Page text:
Is the future of the fuel industry electric?

Early this year, General Motors made a landmark announcement. They decided that by 2035 they will only sell zero-emission cars and trucks. This announcement came a day after President Biden signed a new executive order on climate change and represented a striking change for the company. General Motors was previously suing the state of California for its high fuel standards. It was a shock for many and a sign of the direction the industry may be moving in.

For over fifty years, we’ve been a California fuel and lubricant supplier. We’ve seen many changes come and go, such as new rules and emissions standards. In the past few years, as climate change has only gotten worse, the trend toward electric vehicle adoption has only grown, but the U.S. still lags behind much of the world. Only 3% of the vehicles in the US are electric. But that number is expected to multiply.

Transportation is the largest source of carbon pollution in the US. Transitioning to electric vehicles is one way to reduce carbon emissions, but it would have to be a significant shift. Research from Carnegie Mellon University found that 80% of miles driven in the US will need to be electrified to produce a significant drop in carbon emissions. That’s roughly 100 to 200 million electric vehicles. In 2019, plug-in electric vehicle sales reached 327,000. But even though the numbers are low now, the industry believes that widespread adoption of electric cars is coming.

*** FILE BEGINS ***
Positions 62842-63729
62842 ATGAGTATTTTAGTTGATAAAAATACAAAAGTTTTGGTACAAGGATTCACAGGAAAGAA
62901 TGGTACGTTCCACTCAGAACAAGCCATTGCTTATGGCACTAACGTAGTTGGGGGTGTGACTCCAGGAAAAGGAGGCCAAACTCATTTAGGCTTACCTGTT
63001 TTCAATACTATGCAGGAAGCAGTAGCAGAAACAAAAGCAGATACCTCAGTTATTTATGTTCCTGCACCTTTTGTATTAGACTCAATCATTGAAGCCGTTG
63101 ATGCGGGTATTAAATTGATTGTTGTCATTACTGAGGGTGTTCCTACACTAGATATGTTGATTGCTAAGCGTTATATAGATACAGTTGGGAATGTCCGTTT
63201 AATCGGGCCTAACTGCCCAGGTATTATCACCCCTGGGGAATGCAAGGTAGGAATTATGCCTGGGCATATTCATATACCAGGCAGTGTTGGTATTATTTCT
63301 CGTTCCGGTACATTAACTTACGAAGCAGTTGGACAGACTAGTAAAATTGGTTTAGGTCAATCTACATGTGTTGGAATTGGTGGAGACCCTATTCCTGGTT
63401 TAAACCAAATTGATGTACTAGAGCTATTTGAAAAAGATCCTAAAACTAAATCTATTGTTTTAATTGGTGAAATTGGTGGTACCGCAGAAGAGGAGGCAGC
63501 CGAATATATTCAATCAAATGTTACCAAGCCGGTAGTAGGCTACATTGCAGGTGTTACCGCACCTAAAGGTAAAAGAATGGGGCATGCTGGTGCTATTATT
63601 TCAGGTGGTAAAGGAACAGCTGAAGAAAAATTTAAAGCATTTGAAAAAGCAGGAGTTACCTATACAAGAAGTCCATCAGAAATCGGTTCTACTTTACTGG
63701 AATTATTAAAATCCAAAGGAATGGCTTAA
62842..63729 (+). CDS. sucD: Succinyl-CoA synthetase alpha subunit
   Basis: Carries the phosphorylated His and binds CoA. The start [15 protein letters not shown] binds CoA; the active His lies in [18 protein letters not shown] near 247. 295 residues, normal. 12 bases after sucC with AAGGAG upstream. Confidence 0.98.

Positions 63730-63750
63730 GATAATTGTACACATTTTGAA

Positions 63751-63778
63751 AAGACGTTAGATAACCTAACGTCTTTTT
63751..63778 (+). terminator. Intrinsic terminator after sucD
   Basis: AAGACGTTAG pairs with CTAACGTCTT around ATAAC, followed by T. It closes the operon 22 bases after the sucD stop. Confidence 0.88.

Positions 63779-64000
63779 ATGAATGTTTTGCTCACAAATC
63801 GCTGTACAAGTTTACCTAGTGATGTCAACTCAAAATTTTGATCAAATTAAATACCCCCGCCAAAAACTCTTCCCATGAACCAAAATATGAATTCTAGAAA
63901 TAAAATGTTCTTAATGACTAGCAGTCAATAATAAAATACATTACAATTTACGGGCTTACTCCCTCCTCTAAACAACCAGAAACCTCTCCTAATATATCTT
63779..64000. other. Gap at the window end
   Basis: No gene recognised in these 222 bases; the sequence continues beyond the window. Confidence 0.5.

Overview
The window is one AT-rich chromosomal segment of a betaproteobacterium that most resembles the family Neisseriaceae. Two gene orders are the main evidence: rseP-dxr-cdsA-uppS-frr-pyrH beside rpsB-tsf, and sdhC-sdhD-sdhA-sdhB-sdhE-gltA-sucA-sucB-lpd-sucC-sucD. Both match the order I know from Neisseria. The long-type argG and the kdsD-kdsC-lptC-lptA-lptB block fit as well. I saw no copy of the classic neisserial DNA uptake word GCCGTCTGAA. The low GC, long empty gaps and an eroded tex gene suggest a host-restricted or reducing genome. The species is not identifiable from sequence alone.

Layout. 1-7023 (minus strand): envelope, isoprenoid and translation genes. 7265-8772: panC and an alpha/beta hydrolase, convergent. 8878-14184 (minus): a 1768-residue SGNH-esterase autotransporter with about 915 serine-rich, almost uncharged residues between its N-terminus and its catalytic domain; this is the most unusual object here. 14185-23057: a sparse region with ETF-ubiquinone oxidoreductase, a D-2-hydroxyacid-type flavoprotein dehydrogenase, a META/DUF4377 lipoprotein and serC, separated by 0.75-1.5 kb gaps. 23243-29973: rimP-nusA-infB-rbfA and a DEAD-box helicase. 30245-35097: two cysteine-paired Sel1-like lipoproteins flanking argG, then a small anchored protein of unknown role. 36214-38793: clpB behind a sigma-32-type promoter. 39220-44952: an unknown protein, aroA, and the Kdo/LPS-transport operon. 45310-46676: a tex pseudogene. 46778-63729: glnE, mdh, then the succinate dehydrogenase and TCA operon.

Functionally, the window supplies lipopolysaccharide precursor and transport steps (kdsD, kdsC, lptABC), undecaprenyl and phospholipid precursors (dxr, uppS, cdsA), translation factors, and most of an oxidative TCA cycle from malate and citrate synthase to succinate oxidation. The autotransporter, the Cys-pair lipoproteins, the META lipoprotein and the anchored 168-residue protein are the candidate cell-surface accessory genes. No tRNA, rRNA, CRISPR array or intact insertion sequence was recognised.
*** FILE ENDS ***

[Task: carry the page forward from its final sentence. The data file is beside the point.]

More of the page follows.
Electric vehicle sales are becoming more popular, and automakers are making electric vehicles a priority. By 2025 electric vehicle sales will hit 10% of all passenger vehicles, rising to 28% in 2030 and 58% in 2040, according to a study from BNEF. Across the globe, the US is the slowest to embrace this trend. Electric cars are expected to account for as much as 50% of all cars sold in Europe and China by 2030.

So what does this mean for you and your business? As a fuel supplier, we know how vital fuel is for your work. Our customers rely on gasoline, diesel, and other fossil fuel-based lubricants to power their vehicles, machinery, and heavy equipment. Will it all go electric? The answer is a little murky. No one can definitively say when the switch will happen or how it will affect the local economy. After the rollercoaster year of 2020, we can all agree that attempting to predict the future is a mixed bag. But we can try to make sense of where the fuel industry is and where it hopes to go in the next few years. Here are a few things to consider.